What should I do if my company only use G Suite to send mail?

Hello,
My company use G Suite for sending mail from one domain. We use Gmail via webmail and mobile apps. We do not use any email marketing services, ticking system or mail relay.
I have successfully set up SPF and DKIM for the domain. For DMARC, I set “p=none”.
I have verified the domain in ap.dmarcian.com

I have read some articles about how to rollout DMARC. Most of them recommend I should take DMARCE steps by steps.
E.g starting with “p=none” => analyze the reports => revise => then “p=quarantine” + “pct=10” => revise + increase “pct” => finally p=“reject”.

Frankly, I am not quite FULLY understand those articles. I think those routins are for those companies with complicated email stream, e.g ticketing system + email marketing service + mail relay v.v…

Because my company ONLY send mails using G Suite (via webmail and mobile app), so should I shorten the routin and apply “p=quaratine” or “p=reject” right from beginning?

Hi Hung Do,

An incremental ramp up of your policy is typically advised. The point of the pct tag is to tell receivers to only apply your policy to a certain percentage of mail that fails DMARC. This is to mitigate the risk to potential cases where emails are not DMARC compliant, but were not noticed or even reported at all by the data.

Now ultimately you decide how cautious, moderate or aggressive you wish to be with the policy ramp up, and there are certainly factors and reasons valid to use any of these approach, such as your domain being under heavy abuse or facing constant spoofing based phishing attack to your users using your domain.

In the end, consider how risk averse you are, how likely there could be systems used that you may not be aware of (marketing automation is a very common one), then proceed. Unless you face a situation where patience is not something you can afford, I strongly advise leveraging the pct tag to mitigate potential risk to your mail flow.

I hope this helps.

Hi Asher,
Thanks for your suggestion.

In the Detail viewer, Forwarders tab, I saw most of forwarders are 0% DMARC compliant.
Only a fews are compliant ~2x percents.

And I saw the value “DKIM survival” appear in all fowarders. So what does it mean? If those forwarders are “DKIM survival”, then why are they not DMARC compliant in the Forwarders tab?

In my Threat / Unknown tab, I saw all sources are 0% compliance. So if I apply “p=reject” or “p=quarrantine”, will those policies cause fowarders “reject” or “quarrantine” emails?

First it helps to understand what we mean by forwarding. Let’s think of a scenario first. The providers used my example are used expressively just as an example and not indicative necessarily of what you would see in your own forwarders landscape.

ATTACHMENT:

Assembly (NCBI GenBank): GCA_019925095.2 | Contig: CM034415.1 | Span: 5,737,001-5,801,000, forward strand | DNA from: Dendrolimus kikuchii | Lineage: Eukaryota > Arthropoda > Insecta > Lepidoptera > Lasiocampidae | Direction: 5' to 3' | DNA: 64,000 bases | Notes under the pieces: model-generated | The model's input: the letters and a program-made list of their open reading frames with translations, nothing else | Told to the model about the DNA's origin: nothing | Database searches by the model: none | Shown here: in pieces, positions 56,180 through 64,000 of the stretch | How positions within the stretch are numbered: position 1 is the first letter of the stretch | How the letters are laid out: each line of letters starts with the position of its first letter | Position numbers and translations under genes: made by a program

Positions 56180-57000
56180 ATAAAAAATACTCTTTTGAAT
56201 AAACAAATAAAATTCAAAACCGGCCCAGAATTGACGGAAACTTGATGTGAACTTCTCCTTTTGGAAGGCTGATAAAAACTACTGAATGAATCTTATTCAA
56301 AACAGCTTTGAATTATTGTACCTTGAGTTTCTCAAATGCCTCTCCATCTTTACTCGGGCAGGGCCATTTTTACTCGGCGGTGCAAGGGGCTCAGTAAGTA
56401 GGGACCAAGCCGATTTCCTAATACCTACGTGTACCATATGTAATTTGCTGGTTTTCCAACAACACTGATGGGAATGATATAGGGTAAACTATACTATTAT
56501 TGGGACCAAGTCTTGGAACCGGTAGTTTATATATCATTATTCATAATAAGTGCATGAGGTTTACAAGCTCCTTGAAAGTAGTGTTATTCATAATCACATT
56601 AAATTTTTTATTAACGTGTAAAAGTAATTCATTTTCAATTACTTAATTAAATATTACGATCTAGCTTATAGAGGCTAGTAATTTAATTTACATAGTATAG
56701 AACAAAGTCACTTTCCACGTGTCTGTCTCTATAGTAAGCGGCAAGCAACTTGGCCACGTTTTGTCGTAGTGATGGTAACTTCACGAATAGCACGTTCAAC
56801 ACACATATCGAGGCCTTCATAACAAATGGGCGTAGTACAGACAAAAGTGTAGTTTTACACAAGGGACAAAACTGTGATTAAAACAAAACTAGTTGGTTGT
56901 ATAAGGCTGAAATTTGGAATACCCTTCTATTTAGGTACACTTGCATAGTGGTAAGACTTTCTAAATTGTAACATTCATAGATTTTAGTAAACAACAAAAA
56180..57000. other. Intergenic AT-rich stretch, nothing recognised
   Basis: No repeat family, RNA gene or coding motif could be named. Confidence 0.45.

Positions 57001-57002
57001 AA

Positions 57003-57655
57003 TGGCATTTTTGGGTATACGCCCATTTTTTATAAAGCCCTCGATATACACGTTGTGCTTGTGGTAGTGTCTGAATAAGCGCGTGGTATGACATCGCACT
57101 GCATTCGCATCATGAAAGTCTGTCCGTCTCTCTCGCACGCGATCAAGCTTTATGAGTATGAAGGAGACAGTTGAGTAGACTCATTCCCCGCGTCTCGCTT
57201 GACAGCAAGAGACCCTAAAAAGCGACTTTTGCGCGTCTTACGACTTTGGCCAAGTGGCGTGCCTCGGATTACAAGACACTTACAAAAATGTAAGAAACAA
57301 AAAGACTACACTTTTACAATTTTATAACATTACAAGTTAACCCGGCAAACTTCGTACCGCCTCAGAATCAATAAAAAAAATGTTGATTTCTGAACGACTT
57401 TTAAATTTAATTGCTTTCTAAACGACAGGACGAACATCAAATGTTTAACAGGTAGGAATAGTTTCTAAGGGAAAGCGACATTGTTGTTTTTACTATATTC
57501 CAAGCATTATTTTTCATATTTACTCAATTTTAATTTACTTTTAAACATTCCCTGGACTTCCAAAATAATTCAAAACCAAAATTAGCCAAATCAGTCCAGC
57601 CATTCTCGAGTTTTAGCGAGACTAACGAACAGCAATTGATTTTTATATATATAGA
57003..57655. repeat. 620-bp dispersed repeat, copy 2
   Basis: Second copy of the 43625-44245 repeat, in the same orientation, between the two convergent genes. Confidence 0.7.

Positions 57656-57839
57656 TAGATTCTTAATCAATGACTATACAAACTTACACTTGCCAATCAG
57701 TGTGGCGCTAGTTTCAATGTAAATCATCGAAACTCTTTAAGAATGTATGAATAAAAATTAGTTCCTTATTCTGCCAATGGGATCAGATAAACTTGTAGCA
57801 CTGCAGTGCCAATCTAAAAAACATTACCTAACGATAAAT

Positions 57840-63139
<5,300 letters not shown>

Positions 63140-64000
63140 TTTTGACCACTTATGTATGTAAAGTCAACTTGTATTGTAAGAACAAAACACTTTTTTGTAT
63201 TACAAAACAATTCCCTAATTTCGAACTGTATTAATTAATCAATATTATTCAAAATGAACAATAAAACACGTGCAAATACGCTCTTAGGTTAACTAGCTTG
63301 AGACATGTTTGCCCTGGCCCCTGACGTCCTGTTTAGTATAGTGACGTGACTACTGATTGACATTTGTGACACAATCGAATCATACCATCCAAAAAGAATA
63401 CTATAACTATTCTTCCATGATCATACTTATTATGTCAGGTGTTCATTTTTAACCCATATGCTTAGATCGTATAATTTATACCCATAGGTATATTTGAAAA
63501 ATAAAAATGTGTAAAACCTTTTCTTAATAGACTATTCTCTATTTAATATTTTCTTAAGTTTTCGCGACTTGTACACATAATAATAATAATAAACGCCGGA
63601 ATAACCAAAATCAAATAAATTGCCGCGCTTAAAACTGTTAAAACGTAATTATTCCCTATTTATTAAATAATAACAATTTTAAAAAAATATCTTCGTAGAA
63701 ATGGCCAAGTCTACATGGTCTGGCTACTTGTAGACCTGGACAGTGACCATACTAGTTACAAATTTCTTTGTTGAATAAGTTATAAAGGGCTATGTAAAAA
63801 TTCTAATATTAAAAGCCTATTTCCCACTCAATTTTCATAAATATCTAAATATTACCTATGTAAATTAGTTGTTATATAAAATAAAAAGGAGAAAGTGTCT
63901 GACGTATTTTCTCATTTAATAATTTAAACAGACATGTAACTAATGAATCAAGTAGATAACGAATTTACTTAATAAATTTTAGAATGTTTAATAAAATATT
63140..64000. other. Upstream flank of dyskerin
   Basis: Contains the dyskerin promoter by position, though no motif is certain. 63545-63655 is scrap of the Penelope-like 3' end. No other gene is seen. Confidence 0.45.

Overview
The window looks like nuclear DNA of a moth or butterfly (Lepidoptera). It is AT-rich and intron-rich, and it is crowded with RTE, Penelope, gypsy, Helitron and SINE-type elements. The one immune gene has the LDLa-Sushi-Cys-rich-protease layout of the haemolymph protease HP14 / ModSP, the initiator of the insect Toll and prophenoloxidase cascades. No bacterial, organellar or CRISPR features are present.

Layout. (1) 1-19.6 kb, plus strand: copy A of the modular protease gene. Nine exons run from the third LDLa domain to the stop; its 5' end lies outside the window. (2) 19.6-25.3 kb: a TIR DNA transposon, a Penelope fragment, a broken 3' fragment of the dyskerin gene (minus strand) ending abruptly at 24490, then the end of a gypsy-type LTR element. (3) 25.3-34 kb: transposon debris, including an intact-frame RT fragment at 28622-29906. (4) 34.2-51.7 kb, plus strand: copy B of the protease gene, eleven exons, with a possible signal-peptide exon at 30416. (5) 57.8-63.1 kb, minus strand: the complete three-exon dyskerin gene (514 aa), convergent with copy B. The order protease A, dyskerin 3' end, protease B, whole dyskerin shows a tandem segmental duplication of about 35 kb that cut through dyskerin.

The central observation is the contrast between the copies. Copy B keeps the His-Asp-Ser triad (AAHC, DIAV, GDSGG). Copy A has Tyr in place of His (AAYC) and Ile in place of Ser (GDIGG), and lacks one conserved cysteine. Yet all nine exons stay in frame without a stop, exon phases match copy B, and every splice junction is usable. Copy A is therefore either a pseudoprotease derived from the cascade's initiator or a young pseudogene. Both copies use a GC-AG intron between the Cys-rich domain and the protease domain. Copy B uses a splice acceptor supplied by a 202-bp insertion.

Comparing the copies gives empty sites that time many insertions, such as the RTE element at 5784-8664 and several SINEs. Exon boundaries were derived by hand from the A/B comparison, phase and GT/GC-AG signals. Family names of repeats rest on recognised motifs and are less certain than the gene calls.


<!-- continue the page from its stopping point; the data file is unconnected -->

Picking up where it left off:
A user has an outlook.com email address. You send marketing emails to this recipient. One day they decide they are no longer satisfied with outlook.com, and registers a Gmail address. Instead of changing their email address they are subscribed with to your marketing drip, they simply configure the auto-forward of their entire mailbox to Gmail.

The above does one important thing that matters in the context of DMARC. It retains the original From header so that once this user receives mail at Gmail, they know who originally sent it. This means Gmail will authenticate an email sent by your marketing provider, but by using outlook.com’s connecting IP since they did the delivery.

Due to address rewriting schemes, where the return-path is changed to the domain doing the forwarding, SPF largely will not help with DMARC compliance. This means in the majority of cases, only DKIM can help an email which was forwarded potentially still pass DMARC once received at the final destination mailbox. This is because DKIM is a header, and like the From header, it will be retained during this type of forwarding. DKIM survival represents your DKIM compliance with DMARC.

Regarding Threat/Unknown, that is correct. This category contains all data we don’t have an identifying rule for to highlight them as an ESP. Majority of the data you will find there is going to be a form of forwarding, or abuse, or even forwarding of abuse. You can also use the Compliant Filter drop down in the Detail Viewer and choose Impact of Policy if you want to see a view of all emails that would be impacted by any level of enforcement in your DMARC policy ahead of time.

I hope this helps.